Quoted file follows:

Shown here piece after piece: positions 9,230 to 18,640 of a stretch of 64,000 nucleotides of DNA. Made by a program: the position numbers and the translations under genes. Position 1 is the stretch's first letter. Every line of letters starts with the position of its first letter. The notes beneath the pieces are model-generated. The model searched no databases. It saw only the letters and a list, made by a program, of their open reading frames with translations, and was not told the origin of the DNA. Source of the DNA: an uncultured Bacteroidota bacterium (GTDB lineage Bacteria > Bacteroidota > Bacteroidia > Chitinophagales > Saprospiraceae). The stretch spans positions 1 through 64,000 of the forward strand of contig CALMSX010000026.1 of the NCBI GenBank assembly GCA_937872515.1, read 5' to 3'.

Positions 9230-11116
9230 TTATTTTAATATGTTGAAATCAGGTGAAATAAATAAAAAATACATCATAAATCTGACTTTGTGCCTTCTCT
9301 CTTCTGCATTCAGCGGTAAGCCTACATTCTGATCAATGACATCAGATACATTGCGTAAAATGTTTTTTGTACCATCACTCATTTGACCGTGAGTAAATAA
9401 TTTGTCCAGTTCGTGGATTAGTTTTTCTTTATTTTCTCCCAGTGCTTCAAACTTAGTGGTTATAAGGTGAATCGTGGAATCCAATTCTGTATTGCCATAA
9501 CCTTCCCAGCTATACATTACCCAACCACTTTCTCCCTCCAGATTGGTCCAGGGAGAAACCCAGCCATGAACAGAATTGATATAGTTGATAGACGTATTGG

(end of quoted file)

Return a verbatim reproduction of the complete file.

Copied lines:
Shown here piece after piece: positions 9,230 to 18,640 of a stretch of 64,000 nucleotides of DNA. Made by a program: the position numbers and the translations under genes. Position 1 is the stretch's first letter. Every line of letters starts with the position of its first letter. The notes beneath the pieces are model-generated. The model searched no databases. It saw only the letters and a list, made by a program, of their open reading frames with translations, and was not told the origin of the DNA. Source of the DNA: an uncultured Bacteroidota bacterium (GTDB lineage Bacteria > Bacteroidota > Bacteroidia > Chitinophagales > Saprospiraceae). The stretch spans positions 1 through 64,000 of the forward strand of contig CALMSX010000026.1 of the NCBI GenBank assembly GCA_937872515.1, read 5' to 3'.

Positions 9230-11116
9230 TTATTTTAATATGTTGAAATCAGGTGAAATAAATAAAAAATACATCATAAATCTGACTTTGTGCCTTCTCT
9301 CTTCTGCATTCAGCGGTAAGCCTACATTCTGATCAATGACATCAGATACATTGCGTAAAATGTTTTTTGTACCATCACTCATTTGACCGTGAGTAAATAA
9401 TTTGTCCAGTTCGTGGATTAGTTTTTCTTTATTTTCTCCCAGTGCTTCAAACTTAGTGGTTATAAGGTGAATCGTGGAATCCAATTCTGTATTGCCATAA
9501 CCTTCCCAGCTATACATTACCCAACCACTTTCTCCCTCCAGATTGGTCCAGGGAGAAACCCAGCCATGAACAGAATTGATATAGTTGATAGACGTATTGG